Winter and spring sports carry a concussion risk. Football concussions tend to get the most coverage in the news, but kids can also get concussions during hockey, baseball, lacrosse, wrestling and other sports.
It's important to remember that sustaining a direct hit to the head isn't the only way to get a concussion. Concussions occur when the brain is sent into a sudden "spin," which can also happen when there's a blow to the chest or torso that causes the head to snap forwards or backwards. Any time a child suffers this kind of injury, he should be seen by a medical professional and then monitored closely for the next several hours.
Here at Children's Hospital Boston, we provide baseline neurocognitive evaluations with a comprehensive computerized test called Immediate Post-Concussion Assessment and Cognitive Testing (ImPACT). These baseline tests can be used to assess the likelihood of future sport-related concussions.
Warning signs of a concussion are usually apparent just after the initial impact. However, we caution parents that it is possible symptoms won't be obvious right away; they can also be overlooked when associated injuries, like lacerations or fractures, occur at the same time. For this reason, it's essential that— even if children receive immediate treatment from athletic trainers, EMTs or in the emergency department—they also see their regular doctor.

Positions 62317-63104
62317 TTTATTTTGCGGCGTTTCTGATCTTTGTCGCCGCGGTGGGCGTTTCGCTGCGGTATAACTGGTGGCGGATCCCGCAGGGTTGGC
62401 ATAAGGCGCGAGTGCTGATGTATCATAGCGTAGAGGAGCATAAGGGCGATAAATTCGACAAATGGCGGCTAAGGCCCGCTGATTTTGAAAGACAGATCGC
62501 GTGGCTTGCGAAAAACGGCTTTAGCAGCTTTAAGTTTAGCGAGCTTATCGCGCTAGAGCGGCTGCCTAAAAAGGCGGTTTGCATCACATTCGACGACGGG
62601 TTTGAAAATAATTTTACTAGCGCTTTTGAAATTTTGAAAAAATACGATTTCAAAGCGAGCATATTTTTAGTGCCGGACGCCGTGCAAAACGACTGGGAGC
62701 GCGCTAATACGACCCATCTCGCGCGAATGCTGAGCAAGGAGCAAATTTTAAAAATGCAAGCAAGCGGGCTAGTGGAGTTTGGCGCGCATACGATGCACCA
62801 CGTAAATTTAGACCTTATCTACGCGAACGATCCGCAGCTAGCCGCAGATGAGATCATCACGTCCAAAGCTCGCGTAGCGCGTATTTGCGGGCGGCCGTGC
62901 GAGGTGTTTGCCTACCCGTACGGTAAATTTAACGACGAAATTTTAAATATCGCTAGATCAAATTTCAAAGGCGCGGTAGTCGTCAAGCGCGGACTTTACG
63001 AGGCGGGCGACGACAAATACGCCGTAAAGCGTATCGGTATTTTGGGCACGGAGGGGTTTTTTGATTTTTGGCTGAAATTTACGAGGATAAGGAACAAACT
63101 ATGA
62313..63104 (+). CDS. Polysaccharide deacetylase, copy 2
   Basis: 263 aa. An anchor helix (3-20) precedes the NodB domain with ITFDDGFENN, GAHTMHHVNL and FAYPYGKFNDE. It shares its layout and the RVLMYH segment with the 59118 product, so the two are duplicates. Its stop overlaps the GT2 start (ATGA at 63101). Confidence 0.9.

Kids with concussions most often complain of headaches or insomnia, but they can also experience dizziness, nausea, fatigue, confusion, memory loss and difficulties concentrating and completing their schoolwork. All of these symptoms should start to improve after a few days of rest and avoidance of any strenuous physical or
Out of all high school athletes who have a concussion, approximately 85 percent are symptom-free within a week and 98 percent are symptom-free within a month. If a child's symptoms aren't getting any better after the first few days, or are becoming worse, he should be referred to a specialist for further tests and treatment.
William Meehan, MD, is director of the Sports Concussion Clinic at Children's Hospital Boston.
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